Mitochondria are the powerhouses of the cell. They supply nearly all the required biological energy. Only the mitochondria are fully capable of converting pyruvic acid to carbon dioxide and water. Mitochondria are the respiratory centres of the cell. Cell respiration can be divided into four phases: 1) glycolysis, 2) oxidation of pyruvic acid, 3) krebs citric acid cycle and 4) oxidative phosphorylation through the hydrogen/ electron transport system. Glycolysis involves the breakdown of glucose to pyruvic acid. The enzymes for glycolysis are found in the cytosol, outside the mitochondrion. During oxidation of pyruvic acid, Pyruvic acid is degraded to acetyl-CoA, with the liberation of a pair to hydrogen.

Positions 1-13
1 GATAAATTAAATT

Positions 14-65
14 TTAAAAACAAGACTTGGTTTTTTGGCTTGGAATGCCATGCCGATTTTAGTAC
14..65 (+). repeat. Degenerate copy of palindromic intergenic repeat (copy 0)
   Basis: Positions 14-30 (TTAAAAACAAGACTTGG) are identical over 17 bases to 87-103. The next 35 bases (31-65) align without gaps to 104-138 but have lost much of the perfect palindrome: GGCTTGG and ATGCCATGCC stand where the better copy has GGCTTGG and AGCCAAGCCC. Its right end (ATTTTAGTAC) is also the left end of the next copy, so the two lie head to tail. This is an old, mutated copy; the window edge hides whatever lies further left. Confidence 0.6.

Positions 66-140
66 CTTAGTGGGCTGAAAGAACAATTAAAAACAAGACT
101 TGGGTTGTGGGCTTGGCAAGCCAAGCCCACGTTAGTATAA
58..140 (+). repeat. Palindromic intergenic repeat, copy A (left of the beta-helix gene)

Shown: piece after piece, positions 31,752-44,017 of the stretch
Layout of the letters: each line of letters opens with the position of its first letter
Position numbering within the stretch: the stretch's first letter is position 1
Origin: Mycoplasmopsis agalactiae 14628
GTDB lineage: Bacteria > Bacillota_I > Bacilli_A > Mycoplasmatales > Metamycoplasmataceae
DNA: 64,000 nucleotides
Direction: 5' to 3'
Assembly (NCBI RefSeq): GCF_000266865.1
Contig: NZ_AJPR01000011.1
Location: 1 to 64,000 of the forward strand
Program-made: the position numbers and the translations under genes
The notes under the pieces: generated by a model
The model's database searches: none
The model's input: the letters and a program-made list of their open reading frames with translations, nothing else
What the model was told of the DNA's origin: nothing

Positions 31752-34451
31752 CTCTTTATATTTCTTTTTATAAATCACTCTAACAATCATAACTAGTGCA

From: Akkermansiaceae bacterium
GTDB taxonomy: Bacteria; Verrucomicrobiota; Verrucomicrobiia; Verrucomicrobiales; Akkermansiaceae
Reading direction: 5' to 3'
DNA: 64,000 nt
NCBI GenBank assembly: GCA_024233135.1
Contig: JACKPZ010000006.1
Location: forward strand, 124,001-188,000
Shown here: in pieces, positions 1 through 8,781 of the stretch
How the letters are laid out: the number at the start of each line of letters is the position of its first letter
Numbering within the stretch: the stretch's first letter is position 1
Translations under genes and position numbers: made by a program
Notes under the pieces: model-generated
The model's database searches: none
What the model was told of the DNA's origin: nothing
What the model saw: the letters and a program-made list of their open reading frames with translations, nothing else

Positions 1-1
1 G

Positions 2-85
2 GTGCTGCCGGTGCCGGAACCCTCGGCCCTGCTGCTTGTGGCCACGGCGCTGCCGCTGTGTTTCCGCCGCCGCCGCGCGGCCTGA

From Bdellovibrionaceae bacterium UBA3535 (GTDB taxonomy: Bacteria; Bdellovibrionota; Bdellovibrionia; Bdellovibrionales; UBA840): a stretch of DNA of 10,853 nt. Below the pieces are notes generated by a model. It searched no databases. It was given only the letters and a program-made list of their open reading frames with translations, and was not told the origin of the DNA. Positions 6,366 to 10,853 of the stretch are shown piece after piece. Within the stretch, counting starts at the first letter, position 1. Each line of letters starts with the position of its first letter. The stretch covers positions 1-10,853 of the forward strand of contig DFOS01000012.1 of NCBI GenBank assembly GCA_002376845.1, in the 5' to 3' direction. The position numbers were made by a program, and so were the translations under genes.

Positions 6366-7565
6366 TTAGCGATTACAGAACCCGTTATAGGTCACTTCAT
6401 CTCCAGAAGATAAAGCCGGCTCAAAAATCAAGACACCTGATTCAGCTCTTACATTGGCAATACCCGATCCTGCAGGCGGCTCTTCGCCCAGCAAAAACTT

Consider the mitochondrion as the power plant of a cell, which provides energy to all other organells. Without the energy the nucleus and the ribosomes would not be able to carry out the protein synthesis,the lysosomes would stop functioning, the active transport accross the cell membrane would stop and the accumulated waste would poison the cell.The number of mitochondria in the cell is directly proportional to the energy demands of the cell.